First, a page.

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Working with colleagues and customers


STAGES OF COMMUNICATION

Stage 1-The sender This is the person sending the message. How effectively this person communicates is determined by the influences on them, including education, self-image, background, family and friends, attitudes, feelings and emotions. The sender is also responsible for selecting the appropriate channel to communicate their message. Stage 2-The message This is the link between the sender and the receiver. The message is passed from one to the other by means of a channel. A channel used for delivering a message may be written, verbal, non-verbal, or a combination of all three. Several factors influence the selection of channel. Stage 3-The receiver This is the person receiving the message. Like the sender, the influences on the receiver determine interpretation, as does the channel used. It is not necessarily relevant whether the receiver agrees with the message or likes the channel that has been used; what is important is that the message is understood as intended. The receiver provides feedback to the sender that indicates whether or not the message is Working with Colleagues and Customers 11 understood. Communicate in the workplace

Working with colleagues and customers

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Choosing the right channel


The channel is the means by which the message is communicated.

We can communicate orally, in writing or by using body language.


Often, the channel selected for communicating a message determines the effectiveness. Therefore, when selecting a channel, we need to consider several factors.
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Choosing the right channel


The intended audience Does my audience need the information in writing? Can this information be communicated orally? Will my audience understand oral communication? The purpose o f the communication Is this communication intended to inform, instruct or advise? The situation Does this information require action? Degree o f formality required Is my audience senior to me or a VIP? Can I be less formal with a colleague? Urgency and time frames Is this information required immediately or can it wait? Access o f the sender and receiver to necessary equipment Do both parties have access to email? A computer? Telephone? Fax?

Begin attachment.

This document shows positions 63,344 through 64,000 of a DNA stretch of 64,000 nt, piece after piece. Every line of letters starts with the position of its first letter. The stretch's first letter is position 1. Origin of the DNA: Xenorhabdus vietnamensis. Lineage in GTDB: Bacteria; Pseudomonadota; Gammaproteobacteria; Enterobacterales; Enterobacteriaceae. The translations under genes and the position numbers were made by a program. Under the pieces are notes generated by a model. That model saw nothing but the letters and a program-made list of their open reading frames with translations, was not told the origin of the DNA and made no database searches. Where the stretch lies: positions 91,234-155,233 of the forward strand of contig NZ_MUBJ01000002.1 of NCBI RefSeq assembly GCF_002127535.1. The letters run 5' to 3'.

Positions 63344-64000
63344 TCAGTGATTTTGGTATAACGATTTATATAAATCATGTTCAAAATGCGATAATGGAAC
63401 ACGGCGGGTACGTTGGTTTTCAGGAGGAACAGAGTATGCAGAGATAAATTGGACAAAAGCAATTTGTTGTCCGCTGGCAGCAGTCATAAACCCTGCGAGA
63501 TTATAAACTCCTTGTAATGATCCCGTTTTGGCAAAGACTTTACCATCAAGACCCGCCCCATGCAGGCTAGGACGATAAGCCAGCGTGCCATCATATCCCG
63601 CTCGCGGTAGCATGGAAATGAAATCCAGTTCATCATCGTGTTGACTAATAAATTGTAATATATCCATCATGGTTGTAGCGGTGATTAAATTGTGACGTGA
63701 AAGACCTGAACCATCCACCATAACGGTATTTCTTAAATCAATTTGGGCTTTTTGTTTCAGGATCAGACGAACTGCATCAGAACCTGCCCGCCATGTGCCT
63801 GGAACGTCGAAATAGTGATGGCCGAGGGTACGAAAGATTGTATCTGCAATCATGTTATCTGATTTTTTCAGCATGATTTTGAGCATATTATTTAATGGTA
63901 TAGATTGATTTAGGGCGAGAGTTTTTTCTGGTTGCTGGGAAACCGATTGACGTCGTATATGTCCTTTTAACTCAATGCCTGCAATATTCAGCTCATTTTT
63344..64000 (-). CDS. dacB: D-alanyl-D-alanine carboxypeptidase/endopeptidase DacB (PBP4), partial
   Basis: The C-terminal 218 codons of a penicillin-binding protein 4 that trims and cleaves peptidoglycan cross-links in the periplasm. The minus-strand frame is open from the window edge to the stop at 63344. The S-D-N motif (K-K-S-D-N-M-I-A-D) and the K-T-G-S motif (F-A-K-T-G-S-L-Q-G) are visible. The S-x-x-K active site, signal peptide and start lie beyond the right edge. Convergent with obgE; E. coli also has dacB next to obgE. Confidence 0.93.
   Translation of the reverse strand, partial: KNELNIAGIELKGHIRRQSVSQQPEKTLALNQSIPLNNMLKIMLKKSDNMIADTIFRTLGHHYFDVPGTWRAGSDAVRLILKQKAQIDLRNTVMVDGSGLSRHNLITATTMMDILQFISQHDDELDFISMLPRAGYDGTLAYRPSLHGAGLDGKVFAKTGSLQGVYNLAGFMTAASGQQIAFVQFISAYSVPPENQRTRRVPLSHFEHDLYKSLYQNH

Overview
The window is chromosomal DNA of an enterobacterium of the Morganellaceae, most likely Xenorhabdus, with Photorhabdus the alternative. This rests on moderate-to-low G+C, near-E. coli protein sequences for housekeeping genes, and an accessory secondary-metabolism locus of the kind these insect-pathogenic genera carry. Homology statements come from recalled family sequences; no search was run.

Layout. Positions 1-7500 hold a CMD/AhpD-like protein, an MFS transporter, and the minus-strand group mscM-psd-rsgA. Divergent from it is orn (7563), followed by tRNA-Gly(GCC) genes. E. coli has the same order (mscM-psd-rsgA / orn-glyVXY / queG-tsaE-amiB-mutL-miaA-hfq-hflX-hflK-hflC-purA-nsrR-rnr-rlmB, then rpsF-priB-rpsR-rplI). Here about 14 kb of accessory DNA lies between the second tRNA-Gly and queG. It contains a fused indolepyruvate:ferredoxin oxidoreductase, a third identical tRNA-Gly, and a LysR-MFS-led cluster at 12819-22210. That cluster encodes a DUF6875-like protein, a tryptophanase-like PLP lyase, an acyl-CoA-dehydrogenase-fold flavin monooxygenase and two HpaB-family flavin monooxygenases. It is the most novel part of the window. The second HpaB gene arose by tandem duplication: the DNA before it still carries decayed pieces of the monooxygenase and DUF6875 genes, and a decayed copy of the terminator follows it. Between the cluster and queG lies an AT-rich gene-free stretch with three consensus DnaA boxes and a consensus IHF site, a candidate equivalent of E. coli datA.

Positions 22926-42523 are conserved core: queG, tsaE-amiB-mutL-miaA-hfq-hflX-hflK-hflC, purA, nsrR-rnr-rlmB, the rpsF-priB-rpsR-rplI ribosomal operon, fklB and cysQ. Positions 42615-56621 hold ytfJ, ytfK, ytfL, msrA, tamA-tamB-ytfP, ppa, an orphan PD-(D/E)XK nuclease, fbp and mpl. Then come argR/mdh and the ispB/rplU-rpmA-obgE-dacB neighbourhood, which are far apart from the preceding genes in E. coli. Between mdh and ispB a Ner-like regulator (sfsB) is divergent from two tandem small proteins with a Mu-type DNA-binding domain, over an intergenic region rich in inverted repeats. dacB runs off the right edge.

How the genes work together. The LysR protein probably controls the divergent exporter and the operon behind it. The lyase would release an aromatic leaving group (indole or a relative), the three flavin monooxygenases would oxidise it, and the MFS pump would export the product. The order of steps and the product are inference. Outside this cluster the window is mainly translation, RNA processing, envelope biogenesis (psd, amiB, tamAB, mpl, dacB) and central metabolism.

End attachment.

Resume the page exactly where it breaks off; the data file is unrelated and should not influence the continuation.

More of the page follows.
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Choosing the right channel


ORAL COMMUNICATION In the workplace, effective communication can be oral (verbal, vocal, visual), written (writing and reading), both, or non-verbal (body language). Oral communication also contains elements of non-verbal communication. Which one we use will depend on the situation. Most information communicated in the workplace will be oral and written. For example, a customer who makes a reservation on the telephone may later receive a letter of confirmation. A departmental meeting will be oral but the agenda and subsequent minutes will be written. Jobrelated instructions can be communicated orally but the procedure is usually written in policy guidelines or procedures manuals.
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Choosing the right channel


Oral communication is the most frequent form of communication we use in hospitality environments.

We communicate orally: face to face (for example, with colleagues and customers or in meetings) over the telephone (for example, with colleagues, customers and suppliers) or when using a two-way
communication system (for example, with colleagues).

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Choosing the right channel


Every time we speak, three elements of communication are involved which must be synchronised to convey the same meaning: The verbal element is what we actually say-the message, the words. The vocal element is how we say it-our tone, our pitch, our accent and our diction. The visual element is what the receiver sees-posture, facial expression, movement. If these elements do not convey the same meaning, at the same time, then the message may not be believed and communication won't have been effective.